What Are Ingrown Toenails?
Ingrown toenails occur when the edges or
corners of the nail grow into the skin next to the nail. Your big toe is most
likely to get an ingrown toenail.
For the most part, you can treat ingrown
toenails at home. However, they can sometimes cause complications that might make
medical treatment necessary. You are at higher risk of such complications if
you have diabetes or other conditions that cause poor circulation.
What Causes Ingrown Toenails?
Anyone can get an ingrown toenail. They occur
in both men and women.
According to National
Health Services (NHS) of the United Kingdom, ingrown
toenails may be slightly more common in teenagers, who tend to have sweatier
feet. Older people may also be at higher risk, because toenails thicken with age.
Many things can cause an ingrown toenail.
Common causes include:
- cutting toenails incorrectly (the toenail should be cut straight across —angling the sides
of the nail can encourage the nail to grow into the skin)
- irregular, curved toenails
- footwear that places a lot of
pressure on the big toes (pressure
can be from shoes that are too tight, narrow, or flat for your feet; socks
and stockings that are too tight can also lead to ingrown toenails)
- toenail injury
- poor posture
- improper foot hygiene (feet aren’t kept dry and clean)
What Are the Symptoms of Ingrown Toenails?
Ingrown toenails can be very painful. They
usually get worse in stages. It is important to treat your ingrown toenail as
soon as possible.
Early-stage symptoms include:
- skin next to the nail becomes tender, swollen, or hard
- pressure on the toe is painful
- fluid builds up around toe
If your toe becomes infected, symptoms may
- red, swollen skin
- oozing pus
- overgrowth of skin around toe
How Are Ingrown Toenails Diagnosed?
Your doctor will most likely be able to
diagnose your toe with a physical exam. If your toe seems infected, you might
need an X-ray. This can show how deep the nail is. An X-ray may also be taken
- Your ingrown nail was caused by injury.
- You have a history of chronic infections.
- Your pain is severe.
What Are the Treatment Options for Ingrown Toenails?
Ingrown toenails that are not infected can
normally be treated at home. However, if the toenail has pierced the skin or
there is any sign of infection, it is a good idea to seek medical treatment.
Signs of infection include:
- redness and swelling
To treat an ingrown toenail at home, try:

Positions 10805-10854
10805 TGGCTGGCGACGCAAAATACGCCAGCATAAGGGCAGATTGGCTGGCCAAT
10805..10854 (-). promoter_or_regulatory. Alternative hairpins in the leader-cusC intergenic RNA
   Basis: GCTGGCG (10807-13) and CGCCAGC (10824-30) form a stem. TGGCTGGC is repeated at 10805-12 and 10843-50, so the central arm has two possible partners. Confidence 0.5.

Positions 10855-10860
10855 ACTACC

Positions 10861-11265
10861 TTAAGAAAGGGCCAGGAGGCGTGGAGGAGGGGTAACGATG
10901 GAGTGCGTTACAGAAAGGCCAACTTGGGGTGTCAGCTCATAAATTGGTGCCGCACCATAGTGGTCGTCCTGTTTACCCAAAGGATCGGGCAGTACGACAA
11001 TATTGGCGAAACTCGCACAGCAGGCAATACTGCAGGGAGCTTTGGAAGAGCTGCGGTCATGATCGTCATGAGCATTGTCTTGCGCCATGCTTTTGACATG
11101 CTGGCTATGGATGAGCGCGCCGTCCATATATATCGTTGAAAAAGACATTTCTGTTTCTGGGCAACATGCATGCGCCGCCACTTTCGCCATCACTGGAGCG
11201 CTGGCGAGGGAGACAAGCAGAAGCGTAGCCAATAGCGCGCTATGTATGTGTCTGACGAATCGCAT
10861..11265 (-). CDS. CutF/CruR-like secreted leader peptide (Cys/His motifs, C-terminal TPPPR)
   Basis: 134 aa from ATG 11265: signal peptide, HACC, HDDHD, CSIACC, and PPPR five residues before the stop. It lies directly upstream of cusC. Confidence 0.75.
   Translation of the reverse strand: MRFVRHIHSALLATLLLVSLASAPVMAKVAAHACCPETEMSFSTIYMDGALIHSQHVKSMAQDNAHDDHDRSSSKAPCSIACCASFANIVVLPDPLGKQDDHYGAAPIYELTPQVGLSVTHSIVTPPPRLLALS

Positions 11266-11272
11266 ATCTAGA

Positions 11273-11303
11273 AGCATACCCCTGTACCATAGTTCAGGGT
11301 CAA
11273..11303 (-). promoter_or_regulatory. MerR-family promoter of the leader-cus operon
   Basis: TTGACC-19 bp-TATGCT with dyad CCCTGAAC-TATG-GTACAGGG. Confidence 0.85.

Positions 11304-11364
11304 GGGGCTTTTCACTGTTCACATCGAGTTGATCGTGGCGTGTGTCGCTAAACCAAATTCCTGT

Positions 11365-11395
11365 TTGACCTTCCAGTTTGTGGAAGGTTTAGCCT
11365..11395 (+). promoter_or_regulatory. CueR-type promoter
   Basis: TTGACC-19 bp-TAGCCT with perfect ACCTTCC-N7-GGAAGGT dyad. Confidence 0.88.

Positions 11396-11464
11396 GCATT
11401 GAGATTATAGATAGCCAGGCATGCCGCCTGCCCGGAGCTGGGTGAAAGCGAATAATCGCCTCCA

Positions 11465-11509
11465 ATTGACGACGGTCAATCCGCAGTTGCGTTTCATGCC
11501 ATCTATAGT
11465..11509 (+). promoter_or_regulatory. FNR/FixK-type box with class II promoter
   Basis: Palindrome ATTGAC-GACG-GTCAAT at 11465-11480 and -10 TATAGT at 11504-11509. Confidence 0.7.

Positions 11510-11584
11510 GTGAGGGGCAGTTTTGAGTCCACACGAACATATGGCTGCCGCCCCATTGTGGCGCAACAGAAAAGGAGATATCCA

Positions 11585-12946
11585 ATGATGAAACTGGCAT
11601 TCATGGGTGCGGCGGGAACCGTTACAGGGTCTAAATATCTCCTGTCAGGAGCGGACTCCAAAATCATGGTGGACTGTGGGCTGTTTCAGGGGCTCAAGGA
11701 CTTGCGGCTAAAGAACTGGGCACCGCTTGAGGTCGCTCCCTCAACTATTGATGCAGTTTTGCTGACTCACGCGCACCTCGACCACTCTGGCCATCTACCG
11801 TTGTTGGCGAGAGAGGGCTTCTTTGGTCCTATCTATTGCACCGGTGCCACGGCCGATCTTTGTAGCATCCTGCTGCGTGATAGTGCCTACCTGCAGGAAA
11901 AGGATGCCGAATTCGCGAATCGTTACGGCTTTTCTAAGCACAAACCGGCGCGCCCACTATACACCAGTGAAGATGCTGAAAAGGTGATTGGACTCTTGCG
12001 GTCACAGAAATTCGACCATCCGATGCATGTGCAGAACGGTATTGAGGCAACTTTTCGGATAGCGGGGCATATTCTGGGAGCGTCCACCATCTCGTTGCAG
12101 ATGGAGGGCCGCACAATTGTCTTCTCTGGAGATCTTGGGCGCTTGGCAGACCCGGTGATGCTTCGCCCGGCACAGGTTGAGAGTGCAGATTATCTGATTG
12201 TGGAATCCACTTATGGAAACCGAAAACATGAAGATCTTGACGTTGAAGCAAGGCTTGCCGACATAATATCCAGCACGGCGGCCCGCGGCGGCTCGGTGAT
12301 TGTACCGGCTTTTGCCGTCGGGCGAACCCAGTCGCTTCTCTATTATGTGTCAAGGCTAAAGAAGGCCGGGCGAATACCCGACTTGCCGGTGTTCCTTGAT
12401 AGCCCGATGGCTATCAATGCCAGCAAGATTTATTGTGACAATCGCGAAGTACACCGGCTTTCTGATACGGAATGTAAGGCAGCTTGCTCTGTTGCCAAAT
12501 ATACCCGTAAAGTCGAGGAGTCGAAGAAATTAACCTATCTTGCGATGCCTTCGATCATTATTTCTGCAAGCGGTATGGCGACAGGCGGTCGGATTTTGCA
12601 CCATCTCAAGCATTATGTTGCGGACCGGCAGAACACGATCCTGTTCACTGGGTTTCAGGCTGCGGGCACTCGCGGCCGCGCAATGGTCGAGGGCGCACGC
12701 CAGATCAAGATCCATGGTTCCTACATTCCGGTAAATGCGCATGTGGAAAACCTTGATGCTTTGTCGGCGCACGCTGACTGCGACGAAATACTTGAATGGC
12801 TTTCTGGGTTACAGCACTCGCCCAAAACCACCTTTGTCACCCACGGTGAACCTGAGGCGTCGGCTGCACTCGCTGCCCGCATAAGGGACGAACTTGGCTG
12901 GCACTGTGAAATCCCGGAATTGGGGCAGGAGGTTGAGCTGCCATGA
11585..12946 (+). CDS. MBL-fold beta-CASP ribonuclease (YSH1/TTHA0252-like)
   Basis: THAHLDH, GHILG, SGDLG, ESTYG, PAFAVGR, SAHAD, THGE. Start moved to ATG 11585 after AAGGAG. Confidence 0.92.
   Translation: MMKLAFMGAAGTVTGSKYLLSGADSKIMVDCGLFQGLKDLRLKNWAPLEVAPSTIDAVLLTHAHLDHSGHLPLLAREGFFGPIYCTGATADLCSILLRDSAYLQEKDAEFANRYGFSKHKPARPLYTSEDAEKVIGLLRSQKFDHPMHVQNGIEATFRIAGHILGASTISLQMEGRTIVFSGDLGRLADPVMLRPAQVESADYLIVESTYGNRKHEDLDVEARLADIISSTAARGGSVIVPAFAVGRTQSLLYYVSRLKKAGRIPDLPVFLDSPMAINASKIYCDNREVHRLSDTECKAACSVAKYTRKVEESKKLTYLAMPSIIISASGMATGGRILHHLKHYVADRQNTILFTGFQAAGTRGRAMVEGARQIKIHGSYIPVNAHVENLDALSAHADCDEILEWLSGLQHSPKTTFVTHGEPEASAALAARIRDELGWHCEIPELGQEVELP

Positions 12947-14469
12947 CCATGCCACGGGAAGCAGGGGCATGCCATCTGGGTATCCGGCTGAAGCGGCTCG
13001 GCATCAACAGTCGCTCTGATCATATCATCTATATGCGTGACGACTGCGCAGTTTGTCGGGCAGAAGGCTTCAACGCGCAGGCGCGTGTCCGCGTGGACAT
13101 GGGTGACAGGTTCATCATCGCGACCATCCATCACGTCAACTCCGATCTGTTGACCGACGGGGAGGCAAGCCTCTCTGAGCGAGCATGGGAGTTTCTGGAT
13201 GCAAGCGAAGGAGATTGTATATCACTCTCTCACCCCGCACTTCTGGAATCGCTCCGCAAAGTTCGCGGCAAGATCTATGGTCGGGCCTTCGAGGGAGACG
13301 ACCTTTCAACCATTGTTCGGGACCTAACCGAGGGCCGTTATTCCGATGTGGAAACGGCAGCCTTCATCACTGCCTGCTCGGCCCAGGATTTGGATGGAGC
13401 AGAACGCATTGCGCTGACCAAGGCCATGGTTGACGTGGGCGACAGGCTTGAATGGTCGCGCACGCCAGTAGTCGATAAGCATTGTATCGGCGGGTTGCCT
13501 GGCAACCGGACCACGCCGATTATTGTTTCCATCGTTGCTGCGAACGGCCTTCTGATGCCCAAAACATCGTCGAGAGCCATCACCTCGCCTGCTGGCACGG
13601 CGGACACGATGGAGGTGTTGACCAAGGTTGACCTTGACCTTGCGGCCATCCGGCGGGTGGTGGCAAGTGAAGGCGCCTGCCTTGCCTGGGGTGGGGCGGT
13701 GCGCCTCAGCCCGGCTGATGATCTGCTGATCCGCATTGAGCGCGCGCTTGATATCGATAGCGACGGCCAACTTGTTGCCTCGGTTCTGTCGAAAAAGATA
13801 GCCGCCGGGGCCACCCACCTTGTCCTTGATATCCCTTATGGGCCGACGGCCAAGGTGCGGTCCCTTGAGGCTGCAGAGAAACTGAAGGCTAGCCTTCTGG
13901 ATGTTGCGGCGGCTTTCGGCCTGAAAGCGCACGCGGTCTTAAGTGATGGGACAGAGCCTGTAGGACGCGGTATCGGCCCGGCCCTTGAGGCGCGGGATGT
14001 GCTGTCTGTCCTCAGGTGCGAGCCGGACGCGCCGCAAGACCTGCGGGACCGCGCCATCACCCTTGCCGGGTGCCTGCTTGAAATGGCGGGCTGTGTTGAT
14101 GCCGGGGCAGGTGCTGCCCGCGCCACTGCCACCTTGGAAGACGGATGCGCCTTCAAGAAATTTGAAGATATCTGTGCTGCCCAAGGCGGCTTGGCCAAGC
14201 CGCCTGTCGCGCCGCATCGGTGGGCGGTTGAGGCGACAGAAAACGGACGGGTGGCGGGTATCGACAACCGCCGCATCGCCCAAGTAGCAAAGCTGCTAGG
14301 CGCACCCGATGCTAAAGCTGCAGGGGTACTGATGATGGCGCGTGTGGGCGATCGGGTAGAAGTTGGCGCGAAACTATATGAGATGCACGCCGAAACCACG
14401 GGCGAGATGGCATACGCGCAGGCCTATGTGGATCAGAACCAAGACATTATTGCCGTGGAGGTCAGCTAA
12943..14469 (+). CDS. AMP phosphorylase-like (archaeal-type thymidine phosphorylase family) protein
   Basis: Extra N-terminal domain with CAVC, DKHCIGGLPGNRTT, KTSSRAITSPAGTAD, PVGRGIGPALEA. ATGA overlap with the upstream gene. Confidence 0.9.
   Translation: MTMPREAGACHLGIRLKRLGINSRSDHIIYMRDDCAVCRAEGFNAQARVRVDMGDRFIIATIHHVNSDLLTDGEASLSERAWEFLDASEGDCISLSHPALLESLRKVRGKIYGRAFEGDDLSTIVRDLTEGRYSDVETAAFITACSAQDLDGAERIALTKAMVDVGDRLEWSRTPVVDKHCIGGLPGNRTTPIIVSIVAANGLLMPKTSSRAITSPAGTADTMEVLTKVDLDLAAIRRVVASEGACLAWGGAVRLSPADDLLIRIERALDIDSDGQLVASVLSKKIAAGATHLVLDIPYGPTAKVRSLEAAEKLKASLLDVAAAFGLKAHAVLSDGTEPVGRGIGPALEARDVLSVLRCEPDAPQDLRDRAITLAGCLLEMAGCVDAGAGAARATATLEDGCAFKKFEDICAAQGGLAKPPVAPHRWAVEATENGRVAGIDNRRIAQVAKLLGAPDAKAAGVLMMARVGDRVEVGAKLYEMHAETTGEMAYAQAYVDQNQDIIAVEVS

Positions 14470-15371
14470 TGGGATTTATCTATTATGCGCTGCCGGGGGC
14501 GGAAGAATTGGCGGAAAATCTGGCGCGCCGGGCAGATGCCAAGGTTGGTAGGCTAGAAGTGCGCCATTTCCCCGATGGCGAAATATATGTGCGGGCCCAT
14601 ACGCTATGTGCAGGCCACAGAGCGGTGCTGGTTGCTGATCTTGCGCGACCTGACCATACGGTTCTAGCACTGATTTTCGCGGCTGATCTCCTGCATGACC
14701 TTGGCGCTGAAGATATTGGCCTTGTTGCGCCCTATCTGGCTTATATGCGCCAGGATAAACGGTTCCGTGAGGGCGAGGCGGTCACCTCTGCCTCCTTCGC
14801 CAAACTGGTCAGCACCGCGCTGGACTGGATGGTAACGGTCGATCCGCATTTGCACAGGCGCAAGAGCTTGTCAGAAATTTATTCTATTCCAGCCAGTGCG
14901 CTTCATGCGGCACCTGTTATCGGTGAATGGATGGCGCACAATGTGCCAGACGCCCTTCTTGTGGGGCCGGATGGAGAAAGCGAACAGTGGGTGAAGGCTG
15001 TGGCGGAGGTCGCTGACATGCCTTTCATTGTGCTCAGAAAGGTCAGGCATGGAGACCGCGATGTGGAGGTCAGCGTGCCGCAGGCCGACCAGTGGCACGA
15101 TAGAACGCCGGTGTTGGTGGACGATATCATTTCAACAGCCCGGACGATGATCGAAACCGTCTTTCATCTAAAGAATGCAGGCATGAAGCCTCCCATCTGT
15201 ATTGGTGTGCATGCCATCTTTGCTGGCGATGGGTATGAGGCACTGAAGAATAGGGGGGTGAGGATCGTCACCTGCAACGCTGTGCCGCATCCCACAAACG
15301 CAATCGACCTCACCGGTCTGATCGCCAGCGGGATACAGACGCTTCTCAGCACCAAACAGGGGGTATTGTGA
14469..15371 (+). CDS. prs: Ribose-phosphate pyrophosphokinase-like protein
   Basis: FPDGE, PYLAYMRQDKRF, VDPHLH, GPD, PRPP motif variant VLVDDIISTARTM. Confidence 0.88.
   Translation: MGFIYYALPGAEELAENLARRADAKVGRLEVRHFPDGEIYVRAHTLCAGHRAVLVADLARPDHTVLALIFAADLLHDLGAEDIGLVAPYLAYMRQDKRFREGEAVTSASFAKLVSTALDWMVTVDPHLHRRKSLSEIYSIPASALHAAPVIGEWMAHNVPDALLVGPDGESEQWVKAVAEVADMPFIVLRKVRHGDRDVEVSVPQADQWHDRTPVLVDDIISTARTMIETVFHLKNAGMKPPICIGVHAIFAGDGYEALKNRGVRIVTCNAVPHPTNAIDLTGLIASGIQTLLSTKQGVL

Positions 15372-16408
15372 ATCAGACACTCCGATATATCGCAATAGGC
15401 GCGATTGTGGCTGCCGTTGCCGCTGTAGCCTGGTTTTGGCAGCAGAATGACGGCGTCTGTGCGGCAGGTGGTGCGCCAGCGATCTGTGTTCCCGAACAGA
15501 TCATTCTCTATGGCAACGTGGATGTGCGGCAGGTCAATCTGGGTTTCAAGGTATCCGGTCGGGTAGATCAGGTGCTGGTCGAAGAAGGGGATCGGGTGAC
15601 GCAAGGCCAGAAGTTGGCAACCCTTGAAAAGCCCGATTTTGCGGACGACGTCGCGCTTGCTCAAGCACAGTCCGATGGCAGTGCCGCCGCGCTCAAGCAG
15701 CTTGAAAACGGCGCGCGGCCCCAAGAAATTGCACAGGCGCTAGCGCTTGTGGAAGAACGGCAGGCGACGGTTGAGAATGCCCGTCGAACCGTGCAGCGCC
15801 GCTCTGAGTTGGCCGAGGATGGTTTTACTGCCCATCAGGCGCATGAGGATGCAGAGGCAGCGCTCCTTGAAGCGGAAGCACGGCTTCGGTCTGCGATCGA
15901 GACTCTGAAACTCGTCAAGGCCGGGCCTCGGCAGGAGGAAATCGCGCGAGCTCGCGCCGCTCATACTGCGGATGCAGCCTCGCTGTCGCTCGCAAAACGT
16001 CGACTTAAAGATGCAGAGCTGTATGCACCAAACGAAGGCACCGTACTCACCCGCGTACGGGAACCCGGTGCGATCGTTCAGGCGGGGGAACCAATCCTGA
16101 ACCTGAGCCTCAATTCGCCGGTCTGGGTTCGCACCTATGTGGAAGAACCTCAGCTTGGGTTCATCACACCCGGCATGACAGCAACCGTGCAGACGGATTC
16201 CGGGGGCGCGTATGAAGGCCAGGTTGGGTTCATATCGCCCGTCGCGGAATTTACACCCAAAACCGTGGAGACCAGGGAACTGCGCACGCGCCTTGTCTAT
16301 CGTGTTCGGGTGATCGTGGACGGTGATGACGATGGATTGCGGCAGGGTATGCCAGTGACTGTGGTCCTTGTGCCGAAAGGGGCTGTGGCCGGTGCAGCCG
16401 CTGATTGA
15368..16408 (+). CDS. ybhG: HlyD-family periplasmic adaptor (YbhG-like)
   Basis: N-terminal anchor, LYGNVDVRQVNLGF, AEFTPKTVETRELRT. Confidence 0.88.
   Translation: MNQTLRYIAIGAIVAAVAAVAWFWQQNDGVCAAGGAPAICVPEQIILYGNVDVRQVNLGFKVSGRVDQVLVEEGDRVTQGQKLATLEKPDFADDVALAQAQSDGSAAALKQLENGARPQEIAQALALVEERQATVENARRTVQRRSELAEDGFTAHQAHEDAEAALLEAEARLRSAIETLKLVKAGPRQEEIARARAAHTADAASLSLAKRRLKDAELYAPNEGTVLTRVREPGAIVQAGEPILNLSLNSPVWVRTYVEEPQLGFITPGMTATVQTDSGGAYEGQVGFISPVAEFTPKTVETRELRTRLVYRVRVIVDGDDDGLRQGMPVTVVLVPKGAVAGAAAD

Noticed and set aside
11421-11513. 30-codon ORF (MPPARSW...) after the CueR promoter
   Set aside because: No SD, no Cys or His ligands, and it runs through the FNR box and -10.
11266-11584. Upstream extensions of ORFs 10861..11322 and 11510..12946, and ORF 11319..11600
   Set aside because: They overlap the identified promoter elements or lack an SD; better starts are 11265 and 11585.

- soaking feet in warm water three to four times a day
- pushing skin away from the toenail edge with a cotton ball
soaked in olive oil
- using over-the-counter medicines, like acetaminophen
(Tylenol), for the pain
- applying a topical antibiotic to prevent infection
If the toenail does not respond to home
treatments, you may need surgery.
There are several ways that surgery can be
used to treat an ingrown toenail. Partial
nail removal removes only the piece of nail that is digging into
your skin. Your toe will be numbed. Then your doctor will narrow the toenail. Partial
nail removal is 98
percent effective for preventing future ingrown
The sides will be cut away so that the edges
are completely straight. A piece of cotton will be placed under the remaining
portion of the nail to keep the ingrown toenail from reoccurring. Your doctor
may also treat your toe with a compound called phenol. This keeps the nail from
removal may be used if your ingrown nail is caused by
thickening. The doctor will give you a local pain injection and
then remove the entire nail.
Your doctor will send you home with your toe
bandaged. You will probably need to keep your foot raised for the next one to
two days. Try to avoid as much movement as possible. Your bandage is usually
removed on day two. Your doctor will advise you to wear open-toe shoes and to
do daily saltwater soaks until your toe heals. You will also be prescribed pain
relief medication and antibiotics to prevent infection.
Preventing Ingrown Toenails
Ingrown toenails can be prevented. Here are
some tips to help you avoid ingrown toenails:
- Trim your toenails straight across and make sure that the edges
do not curve in.
- Avoid cutting toenails too short.
- Wear proper fitting shoes, socks, and tights.
- Wear steel-toe boots if you work in hazardous conditions.
If your toenails are abnormally curved or
thick, surgery may be necessary to prevent ingrown nails.